Trey Burke, No. 3 Michigan drop WVU, move to 11-0

NEW YORK -- Michigan's star backcourt had quite a hand in keeping the third-ranked Wolverines unbeaten.

Trey Burke scored a season-best 27 points and Tim Hardaway Jr. matched his season high with 25 as Michigan beat West Virginia 81-66 on Saturday night at the Barclays Center.

The Wolverines (11-0) haven't gotten off to this good a start since 1988-89 -- the season they won the school's only national championship.

"Both of them surprise me sometimes on what they can do," Michigan coach John Beilein said of Burke and Hardaway. "There's still some things we can't teach that they are able to do. Both have the same passion for the game and it shows."

Burke and Hardaway both had solid all-around games in the backcourt. Burke was 12 of 16 from the field and had eight assists, while Hardaway was 7 of 12 and made half of his eight 3-point attempts.

Burke, the smaller of the two at 6-foot, was effective driving inside.

"It was just a matter of reading the defense," Burke said. "They were pushing up screens when I came off and I was able to get deep into the paint."

The 6-6 Hardaway was the outside threat, and he said it was just a matter of him getting the ball at the right time.

"It was great that my teammates were finding me and trusting me," he said.

Beilein wants Hardaway to keep shooting.

"Once he hits the first couple you hope it's going to continue," Beilein said. "I see him in practice every day. We want them to take the same shots in games that they make in practice and Tim makes those in practice."

Freshman Terry Henderson had a season-high 23 points for the Mountaineers (4-5), who lost their second straight after a three-game winning streak. Juwan Staten had 12 points and five assists. The two guards were the only players to see more than 25 minutes of action.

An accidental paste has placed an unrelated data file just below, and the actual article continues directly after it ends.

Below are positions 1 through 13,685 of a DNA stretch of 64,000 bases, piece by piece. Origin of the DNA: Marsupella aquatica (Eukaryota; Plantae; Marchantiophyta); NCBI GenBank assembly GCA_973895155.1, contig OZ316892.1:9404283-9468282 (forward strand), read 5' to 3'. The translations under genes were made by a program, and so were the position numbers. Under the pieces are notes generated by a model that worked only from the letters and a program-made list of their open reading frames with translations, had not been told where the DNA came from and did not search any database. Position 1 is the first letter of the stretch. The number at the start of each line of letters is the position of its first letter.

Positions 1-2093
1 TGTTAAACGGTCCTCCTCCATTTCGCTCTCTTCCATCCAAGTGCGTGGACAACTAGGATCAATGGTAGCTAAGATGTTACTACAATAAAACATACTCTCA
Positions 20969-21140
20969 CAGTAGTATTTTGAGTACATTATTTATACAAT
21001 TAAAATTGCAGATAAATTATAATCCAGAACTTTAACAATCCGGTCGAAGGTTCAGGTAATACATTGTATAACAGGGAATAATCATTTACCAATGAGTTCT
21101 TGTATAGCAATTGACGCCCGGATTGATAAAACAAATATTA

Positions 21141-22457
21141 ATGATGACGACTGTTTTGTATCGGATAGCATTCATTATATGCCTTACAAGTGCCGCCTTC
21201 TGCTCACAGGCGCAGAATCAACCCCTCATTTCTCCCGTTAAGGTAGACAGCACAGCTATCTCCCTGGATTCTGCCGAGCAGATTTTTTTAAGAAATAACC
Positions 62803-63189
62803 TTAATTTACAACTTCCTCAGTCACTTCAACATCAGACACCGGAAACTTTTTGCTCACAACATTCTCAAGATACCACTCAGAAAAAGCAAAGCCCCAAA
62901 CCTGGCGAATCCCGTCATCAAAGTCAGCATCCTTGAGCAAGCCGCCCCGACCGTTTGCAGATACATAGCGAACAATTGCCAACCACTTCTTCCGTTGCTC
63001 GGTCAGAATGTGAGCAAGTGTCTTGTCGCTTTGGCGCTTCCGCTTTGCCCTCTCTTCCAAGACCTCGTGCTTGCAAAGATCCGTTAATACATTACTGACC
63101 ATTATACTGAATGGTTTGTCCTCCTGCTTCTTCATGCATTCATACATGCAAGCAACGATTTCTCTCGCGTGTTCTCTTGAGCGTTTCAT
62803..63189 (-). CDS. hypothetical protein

Mountaineers coach Bob Huggins was upset with his team's effort.

"I'm sick of it. I'm sick of watching guys stand around. I'm sick of watching guys not compete," Huggins said, not raising his voice. "I'm sick of watching guys missing shot after shot and then never coming early, never staying late. They don't think about coming in on an off day. I've never had guys like this before. I want some guys that care."

Michigan opened the game on a 24-7 run, but the Mountaineers were able to get within five points twice before the Wolverines took a 43-32 halftime lead.

The Wolverines started the second half 9 of 16 from the field, a number that was made a lot better by West Virginia missing 12 of its first 15 shots over the same span.

Michigan led 54-36 on a drive by Burke with 17:04 to play. It looked as if the Wolverines would match their season average of winning every game by an average of 21 points.

West Virginia finally started making some shots and the Mountaineers were able to get within 71-64 on a 3 by Henderson with 4:28 to play.

The rally took its toll on West Virginia, and the Wolverines were able to straighten things out and pull away.

"That's what we do," Henderson said. "We play that way in practice even in open gym. That's who we are."

West Virginia, which came in shooting 26.4 percent from 3-point range, finished 6 of 21 from behind the arc, 3 of 15 in the second half.

Michigan shot 56 percent from the field (28 of 50) with an almost even split in each half.

Wolverines reserve big man Jon Horford injured his left knee in the first half and never returned.

"He dislocated his knee cap. He came back from a similar injury earlier in the year," Beilein said. "We won't know how serious it is until he gets examined. I don't expect him back quickly. We hope it's something he can come back from in 2-3 weeks, even sooner."

The game, the third in a tripleheader called Brooklyn Hoops Winter Festival, drew a crowd of 16,514.

"That was a great atmosphere for both teams," Beilein said. "West Virginia travels well. We travel well. We knew we'd have to meet this kind of challenge. It may not have looked pretty but you can ask any coach and we will all take any win on the road or at a neutral site."

Beilein was facing the school where he coached for five seasons before taking the Michigan job for the first time.

"My family and I have so many great memories of West Virginia," Beilein said. "We respect West Virginia so much, and that's what makes it so good."